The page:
Concerns over a possible meltdown and containment failure hearkens back to crises at Three Mile Island and Chernobyl, both of which effectively ended the development of nuclear power in the United States.
Yet, there are lessons to be learned from the ongoing situation in Japan.
For starters, it took a massive 9.0 earthquake and the ensuing tsunamis and the failure of several backup systems to bring the Fukushima to the point of failure. The reactors at issue were first brought online in the early 1970s, and the technology has progressed significantly since then. Lessons learned from Fukushima will be incorporated into the development of nuclear reactors in Japan and elsewhere.
It appears that while the reactors survived the earthquake and its aftershocks intact, not as much attention was paid to the tsunami threat, which caused significant damage as seen by before/after photos here and a legacy of trying to achieve a perfect solution to a crisis rather than one that would be adequate to avert a crisis:
In the hours after the blast at Reactor No. 1, nuclear advocates argued that Daiichi’s problems were singular in many ways and stemmed from a natural disaster on a scale never before experienced in Japan. They pointed out that the excavation of fossil fuels has its own history of catastrophic accidents, including coal mine collapses and the recent BP oil spill in the Gulf of Mexico.However, there should be significant concern over the reactors recently built or conceived in China, which is criss-crossed with numerous active faults. The Sichuan quake revealed that the Chinese authorities did not adhere to its own building code standards, and that substandard building techniques and materials led to countless deaths and injuries. Schools that should have been seismically resistant to the Sichuan quake collapsed killing all within.
Some also said there might have been missteps in handling Reactor No. 1. A quick alternative source of water for cooling the destabilizing core should have been immediately available, said Nils J. Diaz, a nuclear engineer who led the United States Nuclear Regulatory Commission from 2003 to 2006 and had visited the Daiichi plant.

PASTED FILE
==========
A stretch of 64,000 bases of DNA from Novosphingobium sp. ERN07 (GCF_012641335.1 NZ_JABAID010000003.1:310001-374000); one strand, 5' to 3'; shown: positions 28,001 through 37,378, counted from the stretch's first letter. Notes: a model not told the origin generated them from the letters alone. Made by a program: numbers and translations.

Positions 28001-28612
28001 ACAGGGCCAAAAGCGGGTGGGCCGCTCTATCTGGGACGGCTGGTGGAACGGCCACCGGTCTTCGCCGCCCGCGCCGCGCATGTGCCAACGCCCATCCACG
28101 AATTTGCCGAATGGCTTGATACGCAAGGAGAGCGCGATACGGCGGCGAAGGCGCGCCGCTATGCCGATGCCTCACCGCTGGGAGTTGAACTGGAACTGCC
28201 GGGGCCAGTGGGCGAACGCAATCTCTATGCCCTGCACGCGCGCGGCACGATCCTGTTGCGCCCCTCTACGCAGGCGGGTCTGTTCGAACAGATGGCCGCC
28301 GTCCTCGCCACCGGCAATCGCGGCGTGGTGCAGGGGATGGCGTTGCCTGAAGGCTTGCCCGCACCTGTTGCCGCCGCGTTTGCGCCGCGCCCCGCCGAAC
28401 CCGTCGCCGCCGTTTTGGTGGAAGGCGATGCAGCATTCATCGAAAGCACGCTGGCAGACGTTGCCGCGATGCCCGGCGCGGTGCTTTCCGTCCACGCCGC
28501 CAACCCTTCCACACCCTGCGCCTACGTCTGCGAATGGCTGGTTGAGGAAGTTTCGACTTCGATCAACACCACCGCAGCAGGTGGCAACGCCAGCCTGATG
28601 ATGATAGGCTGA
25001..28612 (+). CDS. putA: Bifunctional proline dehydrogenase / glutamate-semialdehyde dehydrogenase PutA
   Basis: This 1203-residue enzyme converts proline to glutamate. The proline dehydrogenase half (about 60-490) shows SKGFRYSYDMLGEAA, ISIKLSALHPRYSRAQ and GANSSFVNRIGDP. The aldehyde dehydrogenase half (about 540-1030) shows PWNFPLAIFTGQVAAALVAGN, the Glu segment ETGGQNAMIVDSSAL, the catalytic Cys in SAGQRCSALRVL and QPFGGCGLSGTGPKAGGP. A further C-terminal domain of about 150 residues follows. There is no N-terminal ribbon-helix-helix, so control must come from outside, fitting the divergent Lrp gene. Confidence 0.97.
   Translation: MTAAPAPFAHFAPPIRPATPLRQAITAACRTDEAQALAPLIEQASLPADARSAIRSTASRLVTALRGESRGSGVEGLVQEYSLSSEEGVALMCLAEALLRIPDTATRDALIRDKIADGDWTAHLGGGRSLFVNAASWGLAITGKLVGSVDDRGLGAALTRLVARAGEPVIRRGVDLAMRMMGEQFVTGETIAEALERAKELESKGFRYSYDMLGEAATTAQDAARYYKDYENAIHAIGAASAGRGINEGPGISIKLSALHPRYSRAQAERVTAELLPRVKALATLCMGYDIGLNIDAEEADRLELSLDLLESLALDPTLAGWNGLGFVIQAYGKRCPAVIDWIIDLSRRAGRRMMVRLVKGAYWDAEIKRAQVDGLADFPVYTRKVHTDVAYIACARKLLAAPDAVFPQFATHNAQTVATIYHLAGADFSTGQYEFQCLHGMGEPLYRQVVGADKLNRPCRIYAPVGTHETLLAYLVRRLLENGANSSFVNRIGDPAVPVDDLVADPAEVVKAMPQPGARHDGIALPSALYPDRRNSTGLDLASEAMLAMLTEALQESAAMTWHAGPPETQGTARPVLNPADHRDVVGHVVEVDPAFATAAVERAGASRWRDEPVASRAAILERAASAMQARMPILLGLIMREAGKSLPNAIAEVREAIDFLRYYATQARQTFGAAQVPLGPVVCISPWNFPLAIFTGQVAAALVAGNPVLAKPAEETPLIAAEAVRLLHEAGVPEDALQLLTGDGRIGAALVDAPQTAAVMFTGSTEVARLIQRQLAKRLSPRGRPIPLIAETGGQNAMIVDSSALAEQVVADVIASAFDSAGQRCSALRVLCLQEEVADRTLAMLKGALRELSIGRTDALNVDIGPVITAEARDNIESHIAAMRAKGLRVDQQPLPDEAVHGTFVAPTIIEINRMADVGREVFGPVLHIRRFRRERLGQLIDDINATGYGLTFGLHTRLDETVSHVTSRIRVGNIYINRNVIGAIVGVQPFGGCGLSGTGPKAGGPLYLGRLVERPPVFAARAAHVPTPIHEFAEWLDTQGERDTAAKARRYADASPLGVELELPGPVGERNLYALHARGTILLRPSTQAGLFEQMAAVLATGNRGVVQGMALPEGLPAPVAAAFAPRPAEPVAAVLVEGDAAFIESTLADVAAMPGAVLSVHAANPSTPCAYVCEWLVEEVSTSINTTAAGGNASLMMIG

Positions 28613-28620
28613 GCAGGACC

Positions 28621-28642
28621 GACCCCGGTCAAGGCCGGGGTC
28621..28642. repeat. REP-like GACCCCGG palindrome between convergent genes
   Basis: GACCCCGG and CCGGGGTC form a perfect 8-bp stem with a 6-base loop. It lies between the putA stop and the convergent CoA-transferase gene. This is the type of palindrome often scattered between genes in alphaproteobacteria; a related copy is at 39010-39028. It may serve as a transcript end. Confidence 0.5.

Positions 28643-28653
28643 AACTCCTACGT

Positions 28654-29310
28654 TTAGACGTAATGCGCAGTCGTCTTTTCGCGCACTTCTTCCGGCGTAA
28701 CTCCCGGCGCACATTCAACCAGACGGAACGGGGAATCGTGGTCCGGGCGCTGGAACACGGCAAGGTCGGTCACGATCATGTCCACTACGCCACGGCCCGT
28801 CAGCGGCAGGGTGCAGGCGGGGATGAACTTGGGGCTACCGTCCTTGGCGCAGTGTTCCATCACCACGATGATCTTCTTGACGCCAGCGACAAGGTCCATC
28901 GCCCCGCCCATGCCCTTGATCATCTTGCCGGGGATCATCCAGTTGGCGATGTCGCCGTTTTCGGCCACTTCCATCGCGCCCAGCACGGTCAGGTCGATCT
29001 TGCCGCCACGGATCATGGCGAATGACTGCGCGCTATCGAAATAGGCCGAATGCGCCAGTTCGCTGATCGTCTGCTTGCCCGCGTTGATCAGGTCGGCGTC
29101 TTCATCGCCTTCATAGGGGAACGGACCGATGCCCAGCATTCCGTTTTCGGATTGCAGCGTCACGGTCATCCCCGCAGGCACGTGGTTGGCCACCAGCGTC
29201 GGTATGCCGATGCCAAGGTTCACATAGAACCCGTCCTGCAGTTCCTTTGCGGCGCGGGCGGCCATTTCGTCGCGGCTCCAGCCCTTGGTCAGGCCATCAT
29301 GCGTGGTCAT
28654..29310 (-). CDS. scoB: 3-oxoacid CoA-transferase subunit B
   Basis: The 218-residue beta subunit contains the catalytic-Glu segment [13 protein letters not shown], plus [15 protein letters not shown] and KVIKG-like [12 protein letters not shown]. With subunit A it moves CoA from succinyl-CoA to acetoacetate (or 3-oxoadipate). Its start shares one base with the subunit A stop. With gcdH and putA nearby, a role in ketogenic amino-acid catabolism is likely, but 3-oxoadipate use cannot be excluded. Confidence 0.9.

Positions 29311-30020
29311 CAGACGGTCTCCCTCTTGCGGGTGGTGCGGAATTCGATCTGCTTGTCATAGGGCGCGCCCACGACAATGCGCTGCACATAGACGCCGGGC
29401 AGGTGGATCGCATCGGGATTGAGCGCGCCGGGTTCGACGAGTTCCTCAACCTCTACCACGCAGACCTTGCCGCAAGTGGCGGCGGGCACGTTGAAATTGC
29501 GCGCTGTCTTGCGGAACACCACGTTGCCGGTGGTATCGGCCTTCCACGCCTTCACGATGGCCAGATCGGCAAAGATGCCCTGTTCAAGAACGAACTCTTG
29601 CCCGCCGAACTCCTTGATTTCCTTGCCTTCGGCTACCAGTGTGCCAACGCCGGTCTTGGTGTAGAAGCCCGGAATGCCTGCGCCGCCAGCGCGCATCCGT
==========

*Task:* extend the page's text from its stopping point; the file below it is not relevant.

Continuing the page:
Mr. Diaz suggested that the Japanese might have acted too slowly to prevent overheating, including procedures that might have required the venting of small amounts of steam and radiation, rather than risk a wholesale meltdown. Fear among Japanese regulators over public reaction to such small releases may have delayed plant operators from acting as quickly as they might have, he said — a problem arising in part from the country’s larger nuclear regulatory culture.
“They would rather wait and do things in a perfect manner instead of doing it as good as it needs to be now,” Mr. Diaz said. “And this search for perfection has often led to people sometimes hiding things or waiting too long to do things.”
With virtually no natural resources, Japan has considered nuclear power as an alternative to oil and other fossil fuels since the 1960s. It has regarded its expertise in nuclear power as a way to cut down on its emission of greenhouse gases and to capture energy-hungry markets in Asia.
Japan is one of the world’s top consumers of nuclear energy. The country’s 17 nuclear plants — boasting 55 reactors — have provided about 30 percent of its electricity needs.
A nuclear plant built with similar quality of construction would be a disaster waiting to happen and one can't rely on the Chinese government to give assurances that these structures were built to specification.
However, the Japanese building codes exceed anything seen in China or the United States. They are built to resist earthquakes but failures in the backup systems exposed a weak point in the technology and procedures that will have to be addressed.
Conflicting reports over whether another tsunami is imminent - no significant quakes are reported in the vicinity, but there are reports that a hydrogen explosion involved reactor 3, the other reactor at Fukushima that was of serious concern.